Mount two old metronomes on the same wooden board, and watch as their swinging pendulums gradually synchronize. This is called entrainment, and it works in humans too. Put a high speed dance track on the stereo, and notice how your breathing and heart rate increase with the tempo of the music. Put on some Enya, and notice your breaths getting slower. You can even entrain your brain! Play oscillating white noise at a specific frequency, and it can help you fall asleep. Play it at a slower frequency, and it can help you get into deep sleep more quickly. Under the right conditions, your brainwaves will synchronize with what you’re hearing. I really don’t know much about chakras, but it’s clear that different audible frequencies affect us in different ways.
A delightful drone machine!
In the Celtic healing tradition, the heart chakra is associated with 341.3 Hz. I have (and love) an electric shruti box, which is just an analog synthesizer with three tunable oscillators. So I tuned it to the heart chakra, put up a mic, recorded a few minutes of drone, and sent it off to Kaeley. She played back my recording while improvising & looping her vocals and playing a specially tuned piano; she recorded this on her phone and sent it back to me. I threw her recording into my computer and played with it for a while. Honestly, it was lovely as it was, I just wanted to see where I could take it. She told me how much she loved listening to Imogen Heap create sonic architectures with her voice, so I tried to embellish Kaeley’s vocals and give them a little extra space.
Imogen Heap in her video for “Hide and Seek.”
When we talked about the specifics of how she approaches the music, Kaeley explained that there is no formula to it. Her mentors always encouraged her to just follow her intuition. That’s generally how I approach making music, too. Even in Top 40 pop tunes, there’s no perfect formula. If there was, no artist would be a one-hit wonder, every pop star would stay successful forever. But music is mysterious. As much as some people would like it to be, it’s not predictable, and it’s not rational.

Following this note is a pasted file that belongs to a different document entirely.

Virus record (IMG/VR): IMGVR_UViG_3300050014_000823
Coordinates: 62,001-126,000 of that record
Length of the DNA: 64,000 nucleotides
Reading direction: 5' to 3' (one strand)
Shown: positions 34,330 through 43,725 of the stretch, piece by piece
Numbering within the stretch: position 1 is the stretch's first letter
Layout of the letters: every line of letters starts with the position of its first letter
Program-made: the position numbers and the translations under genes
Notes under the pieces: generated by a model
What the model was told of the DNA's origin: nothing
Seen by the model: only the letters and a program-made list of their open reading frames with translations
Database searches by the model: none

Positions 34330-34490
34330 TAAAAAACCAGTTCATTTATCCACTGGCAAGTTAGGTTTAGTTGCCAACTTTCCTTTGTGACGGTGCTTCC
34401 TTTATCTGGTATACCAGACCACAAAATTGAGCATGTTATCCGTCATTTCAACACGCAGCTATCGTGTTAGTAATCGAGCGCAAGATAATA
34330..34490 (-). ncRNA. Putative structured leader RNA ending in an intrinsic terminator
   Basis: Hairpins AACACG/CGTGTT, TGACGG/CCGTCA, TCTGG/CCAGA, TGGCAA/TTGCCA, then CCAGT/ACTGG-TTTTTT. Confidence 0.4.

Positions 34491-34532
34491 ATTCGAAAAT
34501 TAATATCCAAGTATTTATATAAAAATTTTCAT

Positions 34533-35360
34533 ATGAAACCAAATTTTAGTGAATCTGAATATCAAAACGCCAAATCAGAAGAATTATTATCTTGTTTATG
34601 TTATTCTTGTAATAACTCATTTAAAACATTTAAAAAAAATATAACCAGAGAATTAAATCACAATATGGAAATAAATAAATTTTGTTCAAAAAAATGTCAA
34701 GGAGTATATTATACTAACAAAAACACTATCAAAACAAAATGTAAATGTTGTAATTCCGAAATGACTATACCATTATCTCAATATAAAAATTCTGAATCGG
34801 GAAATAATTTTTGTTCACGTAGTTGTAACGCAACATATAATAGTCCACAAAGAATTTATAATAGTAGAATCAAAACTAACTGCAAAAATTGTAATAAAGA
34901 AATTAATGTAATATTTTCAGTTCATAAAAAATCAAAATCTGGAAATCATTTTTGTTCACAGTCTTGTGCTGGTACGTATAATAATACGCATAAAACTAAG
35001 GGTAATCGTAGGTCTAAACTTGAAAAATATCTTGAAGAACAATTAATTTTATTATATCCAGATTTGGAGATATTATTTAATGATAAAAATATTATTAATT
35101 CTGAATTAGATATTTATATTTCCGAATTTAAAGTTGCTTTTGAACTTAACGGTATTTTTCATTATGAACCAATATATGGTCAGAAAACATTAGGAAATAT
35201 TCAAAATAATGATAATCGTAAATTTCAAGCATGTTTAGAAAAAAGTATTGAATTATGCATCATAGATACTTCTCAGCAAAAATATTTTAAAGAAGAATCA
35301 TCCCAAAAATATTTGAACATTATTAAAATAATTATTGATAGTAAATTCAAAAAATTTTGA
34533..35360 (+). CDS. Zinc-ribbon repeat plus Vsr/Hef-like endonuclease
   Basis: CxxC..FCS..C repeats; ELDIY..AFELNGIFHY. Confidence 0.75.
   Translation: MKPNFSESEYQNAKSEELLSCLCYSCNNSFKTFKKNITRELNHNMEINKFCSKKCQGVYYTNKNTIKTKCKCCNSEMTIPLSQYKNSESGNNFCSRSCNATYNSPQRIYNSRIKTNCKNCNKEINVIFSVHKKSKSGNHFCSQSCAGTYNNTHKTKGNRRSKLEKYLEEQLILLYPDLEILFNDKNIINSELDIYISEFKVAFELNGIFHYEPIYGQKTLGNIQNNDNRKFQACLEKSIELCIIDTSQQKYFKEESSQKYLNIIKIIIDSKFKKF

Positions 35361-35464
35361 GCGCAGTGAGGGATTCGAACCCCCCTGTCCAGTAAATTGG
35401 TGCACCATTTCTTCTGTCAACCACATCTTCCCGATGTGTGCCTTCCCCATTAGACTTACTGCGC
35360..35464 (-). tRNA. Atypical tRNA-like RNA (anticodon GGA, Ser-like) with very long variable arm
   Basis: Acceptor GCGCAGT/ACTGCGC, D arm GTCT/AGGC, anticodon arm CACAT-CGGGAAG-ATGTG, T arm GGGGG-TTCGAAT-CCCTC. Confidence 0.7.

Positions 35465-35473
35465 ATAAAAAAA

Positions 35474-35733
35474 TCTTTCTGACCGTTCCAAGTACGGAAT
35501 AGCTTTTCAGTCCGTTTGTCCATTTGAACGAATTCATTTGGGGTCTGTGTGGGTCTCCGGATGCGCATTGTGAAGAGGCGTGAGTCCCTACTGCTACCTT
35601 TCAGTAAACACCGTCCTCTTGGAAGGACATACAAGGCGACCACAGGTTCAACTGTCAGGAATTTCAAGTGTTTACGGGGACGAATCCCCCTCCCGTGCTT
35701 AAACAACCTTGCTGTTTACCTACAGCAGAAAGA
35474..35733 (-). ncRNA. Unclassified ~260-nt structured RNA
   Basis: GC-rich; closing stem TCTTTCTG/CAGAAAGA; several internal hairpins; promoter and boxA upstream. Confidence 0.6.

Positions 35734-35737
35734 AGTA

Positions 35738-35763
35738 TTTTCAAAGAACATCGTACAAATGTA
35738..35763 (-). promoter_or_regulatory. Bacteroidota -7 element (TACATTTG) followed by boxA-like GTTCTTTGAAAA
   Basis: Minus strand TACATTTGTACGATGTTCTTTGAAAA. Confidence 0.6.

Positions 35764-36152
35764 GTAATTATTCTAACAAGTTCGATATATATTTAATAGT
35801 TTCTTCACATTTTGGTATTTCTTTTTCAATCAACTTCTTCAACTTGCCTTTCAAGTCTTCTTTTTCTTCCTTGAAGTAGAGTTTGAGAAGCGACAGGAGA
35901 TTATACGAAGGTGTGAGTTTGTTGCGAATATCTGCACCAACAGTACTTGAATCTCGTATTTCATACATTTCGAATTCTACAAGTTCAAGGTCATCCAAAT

Listeners often respond the most to artists who are vulnerable, who sing from the heart, and it makes total sense that the same would hold true for sound healing. Kaeley sounds very connected to her heart on this track, it feels very direct, like music is just naturally flowing out of her. I honestly don’t know if it affected my chakra or not, or if I even have a chakra (still learning & considering!), but I sure like letting the music wash over me.
If you enjoy the tune(s), or if you simply care about her story, head over to her Patreon and consider joining. She makes beautiful music, and you can access it for very little.
Speaking of putting out music, my single, “Astering,” comes out on digital and cassette on November 5th–that’s Friday! I just posted the preorder on Bandcamp, and if you pay now, you can get a lovely blue, limited edition cassingle for $5. Comes with a lyric sheet and a star chart. After Thursday, it’s $7. We only pressed 50 of them, and after that, they’re gone!
Of course, if you would rather wait until the end of the week, I certainly won’t mind, because it’s Bandcamp Friday! That means Bandcamp waives all their fees and gives every penny to the artists. Such an amazing platform for music!